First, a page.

For anyone reading this blog, it should be no surprise that Peeper loves her some art. Most of her hands-on time is very open-ended: I set her up with some paper and crayons or a paper plate full of paint, then let her go wild. (And by wild, I mostly mean speckled green, black and orange in art supplies.)
It turns out that free-spirited approach to crafts is good for kids’ creativity. “Process art is more important than end product,” writes Rachelle Doorley, artist and author of Tinkerlab: A Hands-On Guide for Little Inventors, on her blog. And focusing too much on what kids make, and especially what projects are meant to look like, is stifling.
Doorley also polled a whole slew of educators, artists and parents on what they wished they’d known about kids’ art and rolled it up into a fantastic blog post. Just about everyone agreed that art is all about the doing—not what gets done.
I thought about her post a few times in the last weeks.
At a recent art/music class she’s taking at West Linn’s Youth Music Project, the kids marbled clay, rolled the ball flat and poked holes in each corner to hang it as a bird feeder. The children on either side of her carefully executed the project, and miniature bird feeders materialized all around us.
Peeper, meanwhile, had her own vision. “Want to make a bird feeder,” she repeated—while poking hole after hole after hole in the clay. I just let her go at it; she clearly enjoyed stabbing a pencil into the slab.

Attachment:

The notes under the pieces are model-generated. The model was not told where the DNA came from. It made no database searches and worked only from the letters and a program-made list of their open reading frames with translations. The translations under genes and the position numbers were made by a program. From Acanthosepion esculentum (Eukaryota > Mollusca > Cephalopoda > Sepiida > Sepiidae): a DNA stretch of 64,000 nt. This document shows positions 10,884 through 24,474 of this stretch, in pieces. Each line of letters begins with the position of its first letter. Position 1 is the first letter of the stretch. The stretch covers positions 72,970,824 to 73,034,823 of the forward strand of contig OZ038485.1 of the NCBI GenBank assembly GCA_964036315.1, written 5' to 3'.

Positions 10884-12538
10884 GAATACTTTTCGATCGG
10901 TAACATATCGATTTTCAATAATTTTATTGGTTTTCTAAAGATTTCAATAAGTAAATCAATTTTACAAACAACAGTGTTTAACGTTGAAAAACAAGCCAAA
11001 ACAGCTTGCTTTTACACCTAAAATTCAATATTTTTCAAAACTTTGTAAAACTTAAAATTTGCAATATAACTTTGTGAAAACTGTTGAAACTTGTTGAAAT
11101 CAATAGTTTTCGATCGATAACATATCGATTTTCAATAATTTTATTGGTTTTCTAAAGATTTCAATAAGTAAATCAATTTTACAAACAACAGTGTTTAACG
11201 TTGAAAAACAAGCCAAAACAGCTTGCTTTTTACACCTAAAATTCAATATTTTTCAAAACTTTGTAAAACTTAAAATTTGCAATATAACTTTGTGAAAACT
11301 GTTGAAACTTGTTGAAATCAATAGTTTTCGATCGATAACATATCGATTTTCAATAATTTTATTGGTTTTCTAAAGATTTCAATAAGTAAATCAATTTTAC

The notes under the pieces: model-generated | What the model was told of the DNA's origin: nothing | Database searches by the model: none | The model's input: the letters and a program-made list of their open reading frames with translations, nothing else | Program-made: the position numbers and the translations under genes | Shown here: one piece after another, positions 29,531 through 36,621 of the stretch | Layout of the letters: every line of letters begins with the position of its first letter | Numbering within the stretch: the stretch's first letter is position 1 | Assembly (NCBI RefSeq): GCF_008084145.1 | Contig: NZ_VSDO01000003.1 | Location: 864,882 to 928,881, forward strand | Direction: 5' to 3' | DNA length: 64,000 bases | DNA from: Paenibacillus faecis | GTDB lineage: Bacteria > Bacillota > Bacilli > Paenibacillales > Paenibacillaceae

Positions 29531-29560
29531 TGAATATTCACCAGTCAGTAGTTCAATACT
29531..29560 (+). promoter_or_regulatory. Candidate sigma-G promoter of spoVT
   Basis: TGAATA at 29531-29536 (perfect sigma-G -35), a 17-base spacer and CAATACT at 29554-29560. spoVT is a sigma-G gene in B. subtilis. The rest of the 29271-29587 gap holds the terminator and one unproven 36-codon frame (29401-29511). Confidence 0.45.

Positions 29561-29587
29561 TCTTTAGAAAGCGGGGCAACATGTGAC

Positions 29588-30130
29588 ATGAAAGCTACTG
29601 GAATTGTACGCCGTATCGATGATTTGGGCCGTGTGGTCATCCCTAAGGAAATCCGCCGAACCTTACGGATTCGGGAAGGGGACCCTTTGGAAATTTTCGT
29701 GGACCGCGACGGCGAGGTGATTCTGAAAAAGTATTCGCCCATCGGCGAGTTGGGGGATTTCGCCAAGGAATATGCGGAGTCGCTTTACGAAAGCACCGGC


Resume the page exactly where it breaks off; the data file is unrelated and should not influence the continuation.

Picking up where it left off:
We ended up with more of a colander than a bird feeder, but oh well. She was happy, and so was I.
The same thing happened after story time recently. Sometimes the library sets up a craft related to the books they read, and this week they did an activity based on Baa, Baa Black Sheep. Well, Peeper came home with this.
And anyway, analyzing how much it does or doesn’t look like a sheep, or how closely it resembles the instructor’s example, misses the entire point. Art is about exploring your creativity, whether you’re 22 months or 22 years old, whether you’re a kid or Kahlo. (I’d bet Frida would have a few words for any critics who told her what her paintings were “supposed” to look like.)
So while my Pinterest boards are populated with crafts that have specific outcomes in mind, I’m glad I also stumble across gems like Tinkerlab. They remind me that Peeper is experiencing art just as she should. They’re also a good reminder for me to keep out of her way. As long as Peeper is enjoying it, her art projects are coming out perfectly.